“My dad wrote in my [graduation] card, ‘Never discount your accomplishments over the last four years,’ and I carry that with me every day.”

[email protected]

© 2019 Global News, a division of Corus Entertainment Inc.




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22Mar

Unlike Emilia Clarke, it’s highly uncommon to recover from a brain aneurysm – National

by BBG Hub

Emilia Clarke was in the locker room of her gym, preparing for a workout, when she felt “a bad headache coming on.”

In a new essay published March 21, Clarke says she was suddenly extremely tired, but she forced herself through the first few exercises.

It wasn’t until she got into plank position that it felt as though her brain were being squeezed by an elastic band.

READ MORE: How to tell if it’s a headache, migraine or brain aneurysm — and what to do next

“Somehow, almost crawling, I made it to the locker room. I reached the toilet, sank to my knees, and proceeded to be violently, voluminously ill,” writes the Thrones star. “At some level, I knew what was happening: my brain was damaged.”

Clarke was right. She had suffered a subarachnoid hemorrhage (SAH), which she defines as “a life-threatening type of stroke, caused by bleeding into the space surrounding the brain.”

According to the the Brain Aneurysm Foundation, an estimated six million people (or 1 in 50 people) in the United States have an unruptured brain aneurysm.

WATCH BELOW: Against the odds: Brain aneurysm survival





During Clarke’s SAH, there would have been bleeding in the subarachnoid space (the space inside the covering of the brain but outside of the brain itself), according to Dr. Brian Drake.

He works as a neurosurgeon at the Ottawa Hospital.

“That’s bleeding over the surface of the brain,” said Drake. “That’s where the blood vessels, which supply the brain with blood, [live.]”

READ MORE: How to treat and prevent migraines naturally

What is a brain aneurysm?

Basically, an aneurysm is a weak spot or an “out-pouching” in the blood vessel wall of an artery of the brain, akin to a blister or balloon.

“They can leak and they can rupture,” Drake told Global News. “When they rupture, they cause bleeding into the brain and over the surface of the brain, which can cause stroke and further brain injury.”

According to Drake, one-third of people who have an aneurysm rupture don’t survive. Of the remaining two-thirds who do survive, nearly half of them are left with some type of permanent disability.

WATCH BELOW: How learning new things as an adult can change brain chemistry





What are the symptoms?

Usually, aneurysms don’t have any symptoms until they rupture.

“The risk is dependent on the exact location within the brain and the size of the aneurysm,” Drake said. “Certain locations are more dangerous than others, and as they get bigger, they get more dangerous.”

Sometimes they can push on some of the nerves in your brain, which would cause pain, but Drake says this is rare. The most common way people discover an aneurysm is when a scan is needed for something else.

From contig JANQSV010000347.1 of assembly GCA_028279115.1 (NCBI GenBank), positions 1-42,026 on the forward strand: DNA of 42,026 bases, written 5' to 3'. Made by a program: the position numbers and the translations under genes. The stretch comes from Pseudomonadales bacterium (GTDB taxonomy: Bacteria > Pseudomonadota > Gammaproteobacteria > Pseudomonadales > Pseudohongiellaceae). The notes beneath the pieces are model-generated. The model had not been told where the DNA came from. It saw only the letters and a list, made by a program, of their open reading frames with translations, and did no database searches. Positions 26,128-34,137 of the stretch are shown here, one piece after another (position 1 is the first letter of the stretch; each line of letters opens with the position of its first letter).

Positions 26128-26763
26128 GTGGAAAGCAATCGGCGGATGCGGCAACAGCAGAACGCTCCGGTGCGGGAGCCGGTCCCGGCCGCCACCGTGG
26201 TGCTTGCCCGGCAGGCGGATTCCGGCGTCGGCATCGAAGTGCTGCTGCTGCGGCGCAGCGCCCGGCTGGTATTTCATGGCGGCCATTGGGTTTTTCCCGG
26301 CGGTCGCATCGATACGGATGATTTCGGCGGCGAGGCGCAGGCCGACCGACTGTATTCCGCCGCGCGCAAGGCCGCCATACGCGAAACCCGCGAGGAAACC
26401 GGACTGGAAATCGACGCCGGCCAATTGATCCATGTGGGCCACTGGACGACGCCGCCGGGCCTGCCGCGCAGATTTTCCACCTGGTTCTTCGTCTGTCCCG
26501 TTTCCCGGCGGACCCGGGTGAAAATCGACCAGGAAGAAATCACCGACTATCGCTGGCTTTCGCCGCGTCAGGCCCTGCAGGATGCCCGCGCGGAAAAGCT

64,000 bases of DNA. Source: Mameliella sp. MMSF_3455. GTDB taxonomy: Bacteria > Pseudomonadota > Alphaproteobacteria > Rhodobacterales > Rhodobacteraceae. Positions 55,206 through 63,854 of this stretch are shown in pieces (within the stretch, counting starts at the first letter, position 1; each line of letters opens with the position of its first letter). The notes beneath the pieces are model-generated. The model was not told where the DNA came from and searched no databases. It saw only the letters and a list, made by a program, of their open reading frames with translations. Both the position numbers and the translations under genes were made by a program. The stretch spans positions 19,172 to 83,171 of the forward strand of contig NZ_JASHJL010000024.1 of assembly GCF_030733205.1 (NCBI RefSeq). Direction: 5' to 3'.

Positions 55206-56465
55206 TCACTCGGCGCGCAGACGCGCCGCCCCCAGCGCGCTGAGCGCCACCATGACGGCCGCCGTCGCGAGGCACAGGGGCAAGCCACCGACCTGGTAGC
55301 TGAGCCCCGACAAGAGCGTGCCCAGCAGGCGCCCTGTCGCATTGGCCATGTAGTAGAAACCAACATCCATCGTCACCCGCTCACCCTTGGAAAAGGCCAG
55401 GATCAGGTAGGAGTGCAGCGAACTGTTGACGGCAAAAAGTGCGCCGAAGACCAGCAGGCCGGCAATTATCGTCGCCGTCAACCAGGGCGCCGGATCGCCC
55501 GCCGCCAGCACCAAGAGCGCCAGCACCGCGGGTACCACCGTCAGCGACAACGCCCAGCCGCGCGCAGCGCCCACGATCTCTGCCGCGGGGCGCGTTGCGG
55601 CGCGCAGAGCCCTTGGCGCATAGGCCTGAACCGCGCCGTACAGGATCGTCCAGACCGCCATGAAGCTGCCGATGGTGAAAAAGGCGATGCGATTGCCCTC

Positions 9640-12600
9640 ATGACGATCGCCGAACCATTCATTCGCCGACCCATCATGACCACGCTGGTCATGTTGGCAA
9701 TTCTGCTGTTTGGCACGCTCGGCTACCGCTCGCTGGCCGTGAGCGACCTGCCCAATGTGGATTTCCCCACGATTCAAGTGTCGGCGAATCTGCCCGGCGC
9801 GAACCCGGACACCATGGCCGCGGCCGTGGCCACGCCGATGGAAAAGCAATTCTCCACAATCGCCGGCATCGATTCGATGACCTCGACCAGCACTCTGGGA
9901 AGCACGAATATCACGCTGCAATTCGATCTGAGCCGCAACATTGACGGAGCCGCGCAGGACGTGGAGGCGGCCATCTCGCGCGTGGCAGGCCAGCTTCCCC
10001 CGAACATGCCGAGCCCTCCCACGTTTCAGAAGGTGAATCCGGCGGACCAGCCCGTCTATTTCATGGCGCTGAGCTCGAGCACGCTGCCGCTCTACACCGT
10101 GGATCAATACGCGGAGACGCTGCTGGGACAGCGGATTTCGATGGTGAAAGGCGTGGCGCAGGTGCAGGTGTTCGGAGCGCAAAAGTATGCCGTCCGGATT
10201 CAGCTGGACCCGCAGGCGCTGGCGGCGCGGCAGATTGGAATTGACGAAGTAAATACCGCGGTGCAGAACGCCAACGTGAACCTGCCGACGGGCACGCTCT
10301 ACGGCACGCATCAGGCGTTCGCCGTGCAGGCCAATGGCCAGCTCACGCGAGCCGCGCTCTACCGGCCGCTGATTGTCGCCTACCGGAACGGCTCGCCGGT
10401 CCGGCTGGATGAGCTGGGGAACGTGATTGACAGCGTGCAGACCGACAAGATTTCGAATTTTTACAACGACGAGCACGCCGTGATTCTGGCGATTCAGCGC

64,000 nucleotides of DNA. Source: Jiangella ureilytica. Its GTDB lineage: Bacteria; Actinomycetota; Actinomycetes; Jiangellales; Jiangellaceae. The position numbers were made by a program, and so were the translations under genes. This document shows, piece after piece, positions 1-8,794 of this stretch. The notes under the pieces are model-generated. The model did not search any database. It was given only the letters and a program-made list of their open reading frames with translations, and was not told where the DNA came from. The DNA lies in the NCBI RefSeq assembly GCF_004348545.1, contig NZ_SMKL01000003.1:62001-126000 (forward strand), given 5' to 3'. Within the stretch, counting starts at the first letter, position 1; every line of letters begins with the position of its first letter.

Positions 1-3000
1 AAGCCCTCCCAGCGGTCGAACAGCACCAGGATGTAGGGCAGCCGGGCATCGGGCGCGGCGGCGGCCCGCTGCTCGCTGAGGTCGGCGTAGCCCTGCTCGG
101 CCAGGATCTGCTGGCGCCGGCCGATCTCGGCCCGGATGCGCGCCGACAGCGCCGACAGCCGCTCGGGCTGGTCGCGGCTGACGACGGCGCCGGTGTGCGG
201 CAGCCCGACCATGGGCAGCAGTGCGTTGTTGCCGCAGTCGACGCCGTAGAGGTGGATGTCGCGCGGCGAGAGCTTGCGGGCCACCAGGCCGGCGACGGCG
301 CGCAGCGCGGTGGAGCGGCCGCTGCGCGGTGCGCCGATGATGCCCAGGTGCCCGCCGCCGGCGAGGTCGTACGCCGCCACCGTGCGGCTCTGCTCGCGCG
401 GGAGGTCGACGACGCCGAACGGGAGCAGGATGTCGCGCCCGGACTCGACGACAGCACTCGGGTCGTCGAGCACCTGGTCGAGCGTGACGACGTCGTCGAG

“[Patients often] have a headache or something else and [aneurysms are] found incidentally.”

READ MORE: MRI scans suggest transgender people’s brains resemble their identified gender: study

What causes a brain aneurysm?

Unfortunately, little is known about what causes aneurysms.

“The only really known risk factors are smoking and [high] blood pressure,” said Drake.

They can also run in families (though they are more commonly sporadic, or not hereditary).

“For screening, the recommendation is anybody who has two first-degree family members with a known aneurysm [should be screened],” Drake said. Aneurysms are more common in people in their fifties and sixties.

WATCH BELOW: Man with short-term memory loss uses notebook to help him remember





What happens when one ruptures?

“When they do rupture, the consequences are high,” said Drake.

The most common symptoms, which occur immediately after an aneurysm ruptures, are sudden onset severe headache and stroke-like symptoms. “These include numbness or weakness in the arms and legs, difficulty with language — either understanding language or speaking — and trouble with cognitive ability.”

Clarke remembers struggling with language, a complication known as aphasia.

READ MORE: Washington woman, 19, sings her way through brain surgery in Seattle

“…A nurse woke me and, as part of a series of cognitive exercises, she said, ‘What’s your name?’ My full name is Emilia Isobel Euphemia Rose Clarke. But now I couldn’t remember it. Instead, nonsense words tumbled out of my mouth and I went into a blind panic,” writes Clarke.

According to Drake, Clarke is very lucky to have made a full recovery.

“For somebody to have an aneurysm rupture and survive and be free from disability, she’s already on the very good end of the spectrum,” said Drake.

How do you treat a brain aneurysm?

When someone has an unruptured aneurysm, the chances of it rupturing are low. However, if the aneurysm has already ruptured once, the chances of it re-rupturing are high.

“That risk is highest within the first 24 to 48 hours [after the first rupture], and then it decreases,” said Drake. “So the first treatment is to secure the aneurysm, and the only goal from that is not to make them any better from the rupture but to prevent it from re-rupturing.”